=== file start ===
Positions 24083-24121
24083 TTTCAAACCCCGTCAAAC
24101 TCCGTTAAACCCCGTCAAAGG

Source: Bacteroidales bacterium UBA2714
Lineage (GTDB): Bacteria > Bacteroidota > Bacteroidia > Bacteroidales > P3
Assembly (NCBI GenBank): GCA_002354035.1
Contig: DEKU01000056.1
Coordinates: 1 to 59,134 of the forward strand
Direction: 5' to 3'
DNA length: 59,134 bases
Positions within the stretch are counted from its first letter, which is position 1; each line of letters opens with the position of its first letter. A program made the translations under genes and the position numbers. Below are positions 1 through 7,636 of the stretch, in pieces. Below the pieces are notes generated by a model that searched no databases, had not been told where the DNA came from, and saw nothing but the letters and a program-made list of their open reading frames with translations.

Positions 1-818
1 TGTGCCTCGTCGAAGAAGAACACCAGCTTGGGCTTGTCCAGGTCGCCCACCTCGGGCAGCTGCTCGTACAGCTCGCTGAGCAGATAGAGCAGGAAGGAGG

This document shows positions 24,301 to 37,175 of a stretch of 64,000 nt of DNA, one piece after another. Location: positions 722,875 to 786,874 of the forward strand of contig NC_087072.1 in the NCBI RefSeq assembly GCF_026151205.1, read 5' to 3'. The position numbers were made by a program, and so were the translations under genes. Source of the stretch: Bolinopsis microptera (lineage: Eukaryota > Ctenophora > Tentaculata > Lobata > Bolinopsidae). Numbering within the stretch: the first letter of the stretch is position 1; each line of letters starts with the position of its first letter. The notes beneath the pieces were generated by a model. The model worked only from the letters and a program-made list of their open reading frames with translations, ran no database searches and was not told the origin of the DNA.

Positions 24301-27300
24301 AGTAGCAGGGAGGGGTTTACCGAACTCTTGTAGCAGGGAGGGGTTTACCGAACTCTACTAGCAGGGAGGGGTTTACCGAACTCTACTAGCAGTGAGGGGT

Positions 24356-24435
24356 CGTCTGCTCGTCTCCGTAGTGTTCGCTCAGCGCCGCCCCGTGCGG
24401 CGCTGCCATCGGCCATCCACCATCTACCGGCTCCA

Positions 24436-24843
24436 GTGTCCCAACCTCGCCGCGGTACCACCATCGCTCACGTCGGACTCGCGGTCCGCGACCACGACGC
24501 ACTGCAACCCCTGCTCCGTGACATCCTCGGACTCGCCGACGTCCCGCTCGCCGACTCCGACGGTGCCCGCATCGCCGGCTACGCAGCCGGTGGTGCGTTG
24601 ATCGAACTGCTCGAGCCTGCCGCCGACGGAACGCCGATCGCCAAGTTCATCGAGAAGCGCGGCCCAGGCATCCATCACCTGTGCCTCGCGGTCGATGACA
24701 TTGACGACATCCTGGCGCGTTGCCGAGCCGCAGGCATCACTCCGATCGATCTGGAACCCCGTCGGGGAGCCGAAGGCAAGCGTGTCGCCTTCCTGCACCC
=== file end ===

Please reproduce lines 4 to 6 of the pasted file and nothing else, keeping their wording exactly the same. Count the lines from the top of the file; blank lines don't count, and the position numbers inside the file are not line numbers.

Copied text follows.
Source: Bacteroidales bacterium UBA2714
Lineage (GTDB): Bacteria > Bacteroidota > Bacteroidia > Bacteroidales > P3
Assembly (NCBI GenBank): GCA_002354035.1